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5 things to know about Kyutai, Xavier Niel's French lab which wants to revolutionize voice assistants using AI

© Kyutai

The French AI sector is booming. In just eight months of existence, the Kyutai laboratory has reached a major milestone by unveiling Moshi. This generative artificial intelligence (AI) voice assistant, entirely designed in France, already rivals OpenAI’s GPT-4o.

Based in the Marais in Paris, Kyutai has received support of 300 million euros from Xavier Niel, former Google CEO Eric Schmidt and Rodolphe Saadé, head of CMA-CGM. The laboratory has around fifteen researchers, who have been working tirelessly since November.

Moshi is the first prototype of Kyutai

During an event organized on July 3, they presented the first fruit of their work. The Moshi AI, which required 10 million euros to design, is capable of communicating vocally with its interlocutors. She can answer their questions as well as transmit information or advise them.

It is based on a large language model (LLM) called Helium. Comprising 7 billion parameters, it is multimodal, that is to say it is based on audio and textual data.

Kyutai used data synthetics to train Moshi

The Kyutai team claims to have used data created from scratch to train its AI, reports Les Échos. A cunning strategy when we observe the numerous conflicts with the law of artificial intelligence publishers. Often, they train their models on copyrighted content, exposing themselves to heavy financial penalties.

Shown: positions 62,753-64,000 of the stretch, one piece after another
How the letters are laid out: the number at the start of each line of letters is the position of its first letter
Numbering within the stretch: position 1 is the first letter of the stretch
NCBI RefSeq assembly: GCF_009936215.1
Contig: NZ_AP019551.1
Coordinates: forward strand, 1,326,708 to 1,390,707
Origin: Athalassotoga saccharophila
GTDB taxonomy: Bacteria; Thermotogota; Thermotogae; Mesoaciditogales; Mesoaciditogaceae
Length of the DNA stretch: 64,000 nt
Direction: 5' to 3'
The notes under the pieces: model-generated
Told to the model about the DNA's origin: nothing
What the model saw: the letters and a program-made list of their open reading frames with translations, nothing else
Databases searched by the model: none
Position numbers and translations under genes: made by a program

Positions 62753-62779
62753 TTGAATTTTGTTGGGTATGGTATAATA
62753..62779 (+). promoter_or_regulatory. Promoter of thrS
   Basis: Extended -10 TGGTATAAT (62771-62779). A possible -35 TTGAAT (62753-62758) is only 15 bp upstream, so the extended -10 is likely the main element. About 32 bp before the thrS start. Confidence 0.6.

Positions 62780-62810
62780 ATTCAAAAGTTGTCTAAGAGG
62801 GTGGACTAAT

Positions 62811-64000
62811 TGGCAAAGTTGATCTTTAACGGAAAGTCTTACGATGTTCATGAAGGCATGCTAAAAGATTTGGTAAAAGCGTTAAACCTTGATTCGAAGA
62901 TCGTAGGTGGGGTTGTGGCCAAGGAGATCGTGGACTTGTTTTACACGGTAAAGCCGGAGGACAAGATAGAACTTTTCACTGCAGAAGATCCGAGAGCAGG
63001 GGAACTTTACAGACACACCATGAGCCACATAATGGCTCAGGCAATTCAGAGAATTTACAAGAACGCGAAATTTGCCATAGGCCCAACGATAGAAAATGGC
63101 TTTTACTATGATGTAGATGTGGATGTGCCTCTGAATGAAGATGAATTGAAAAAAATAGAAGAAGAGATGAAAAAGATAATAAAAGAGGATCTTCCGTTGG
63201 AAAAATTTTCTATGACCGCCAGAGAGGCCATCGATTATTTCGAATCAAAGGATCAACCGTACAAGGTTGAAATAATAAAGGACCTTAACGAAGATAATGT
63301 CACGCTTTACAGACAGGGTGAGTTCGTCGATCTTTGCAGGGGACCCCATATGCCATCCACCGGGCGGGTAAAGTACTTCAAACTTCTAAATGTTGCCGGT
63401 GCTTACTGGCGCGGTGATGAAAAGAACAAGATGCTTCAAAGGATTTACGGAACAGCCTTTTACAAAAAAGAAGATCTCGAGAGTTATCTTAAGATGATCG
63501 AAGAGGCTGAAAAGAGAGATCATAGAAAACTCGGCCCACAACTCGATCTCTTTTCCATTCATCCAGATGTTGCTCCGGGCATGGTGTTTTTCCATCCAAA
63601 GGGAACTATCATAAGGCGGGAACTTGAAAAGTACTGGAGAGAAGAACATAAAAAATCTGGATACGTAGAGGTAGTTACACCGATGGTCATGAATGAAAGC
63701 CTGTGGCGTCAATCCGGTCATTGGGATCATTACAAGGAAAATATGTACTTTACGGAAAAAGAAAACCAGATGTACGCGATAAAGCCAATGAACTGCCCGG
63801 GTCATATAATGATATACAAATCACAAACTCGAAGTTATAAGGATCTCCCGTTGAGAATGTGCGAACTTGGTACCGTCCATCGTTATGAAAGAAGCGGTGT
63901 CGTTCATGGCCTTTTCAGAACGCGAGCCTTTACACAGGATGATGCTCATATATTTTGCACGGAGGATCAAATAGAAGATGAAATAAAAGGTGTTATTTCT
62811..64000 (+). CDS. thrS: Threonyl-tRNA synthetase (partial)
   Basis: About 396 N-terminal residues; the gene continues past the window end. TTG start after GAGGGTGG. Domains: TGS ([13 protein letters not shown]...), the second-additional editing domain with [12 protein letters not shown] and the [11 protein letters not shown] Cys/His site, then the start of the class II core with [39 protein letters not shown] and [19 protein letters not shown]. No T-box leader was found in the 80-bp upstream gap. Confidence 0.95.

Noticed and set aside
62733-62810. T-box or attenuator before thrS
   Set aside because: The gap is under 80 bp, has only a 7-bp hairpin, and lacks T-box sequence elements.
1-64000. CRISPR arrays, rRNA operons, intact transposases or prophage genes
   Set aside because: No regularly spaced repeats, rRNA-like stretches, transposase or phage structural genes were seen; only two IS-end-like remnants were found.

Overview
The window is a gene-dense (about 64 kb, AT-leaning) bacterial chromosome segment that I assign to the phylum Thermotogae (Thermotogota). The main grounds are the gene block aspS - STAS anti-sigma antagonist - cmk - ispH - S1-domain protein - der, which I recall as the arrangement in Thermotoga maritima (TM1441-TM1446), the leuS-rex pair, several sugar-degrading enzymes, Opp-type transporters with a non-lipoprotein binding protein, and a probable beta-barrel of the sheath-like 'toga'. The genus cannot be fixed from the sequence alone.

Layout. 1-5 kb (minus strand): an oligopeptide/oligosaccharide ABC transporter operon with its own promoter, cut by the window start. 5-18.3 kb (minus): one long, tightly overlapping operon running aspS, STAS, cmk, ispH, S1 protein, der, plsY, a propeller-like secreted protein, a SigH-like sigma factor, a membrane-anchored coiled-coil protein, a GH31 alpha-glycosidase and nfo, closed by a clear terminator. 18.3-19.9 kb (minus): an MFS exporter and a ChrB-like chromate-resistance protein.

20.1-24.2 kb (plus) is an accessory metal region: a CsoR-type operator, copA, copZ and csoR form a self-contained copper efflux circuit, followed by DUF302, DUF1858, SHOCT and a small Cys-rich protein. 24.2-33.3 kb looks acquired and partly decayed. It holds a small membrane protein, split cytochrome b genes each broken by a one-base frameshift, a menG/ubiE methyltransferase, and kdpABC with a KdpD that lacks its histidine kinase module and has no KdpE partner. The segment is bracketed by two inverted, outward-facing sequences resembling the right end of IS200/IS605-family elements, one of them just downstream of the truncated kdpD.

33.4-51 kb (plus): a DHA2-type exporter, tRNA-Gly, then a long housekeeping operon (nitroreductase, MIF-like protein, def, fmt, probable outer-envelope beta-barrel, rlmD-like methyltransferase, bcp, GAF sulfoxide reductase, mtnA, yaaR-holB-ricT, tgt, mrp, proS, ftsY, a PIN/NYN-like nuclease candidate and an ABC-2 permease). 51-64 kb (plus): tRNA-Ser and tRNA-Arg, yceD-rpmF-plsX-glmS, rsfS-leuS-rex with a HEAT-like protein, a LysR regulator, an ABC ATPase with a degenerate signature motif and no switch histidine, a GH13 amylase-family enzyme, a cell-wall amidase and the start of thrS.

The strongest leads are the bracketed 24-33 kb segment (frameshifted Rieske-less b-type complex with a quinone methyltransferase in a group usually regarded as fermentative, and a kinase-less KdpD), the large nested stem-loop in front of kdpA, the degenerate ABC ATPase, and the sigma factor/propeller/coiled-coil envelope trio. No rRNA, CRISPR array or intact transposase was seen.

On the audio side, the AI ​​has been trained from recordings of calls made between 1994 and 2002 in the United States.

Moshi « thinks while speaking »

Kyutai AI already outperforms GPT-4o on one point: its response time. According to the laboratory's researchers, Moshi records a latency ranging from 3 to 5 milliseconds. This is much better than the 160 milliseconds found on average on the market, they argued. Its prediction techniques are so advanced that the AI ​​does not hesitate to cut off its interlocutors.

For the moment, it only speaks in English , a limitation that Kyutai wishes to remedy in the future.

Kyutai called on an artist for Moshi's voice

Beyond the speed of his responses, it was especially Moshi's voice that impressed the audience. An artist named Alice collaborated with the laboratory, and performed various scenarios for 20 hours in order to produce as many intonations as possible.

As a result, Moshi can adapt to the user's manner of speaking, and is capable of imitating up to 70 different emotions. She is also able to whisper and recognize the emotions of her interlocutor.

Kyutai does not intend to stop there

In addition to learning other languages ​​and particularly French, Kyutai intends to run its model on small devices, such as a smartphone or a computer. This would allow it to become a voice assistant that directly competes with those of technological giants, such as Siri or Alexa. Currently, it is the Scaleway cloud that powers the AI.

The time is above all for research, says Kyutai, with monetization not being one of its priorities at the moment. In addition to voice AI, video generation could also enter into the group's plans.

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Teilor Stone

By Teilor Stone

Teilor Stone has been a reporter on the news desk since 2013. Before that she wrote about young adolescence and family dynamics for Styles and was the legal affairs correspondent for the Metro desk. Before joining Thesaxon , Teilor Stone worked as a staff writer at the Village Voice and a freelancer for Newsday, The Wall Street Journal, GQ and Mirabella. To get in touch, contact me through my teilor@nizhtimes.com 1-800-268-7116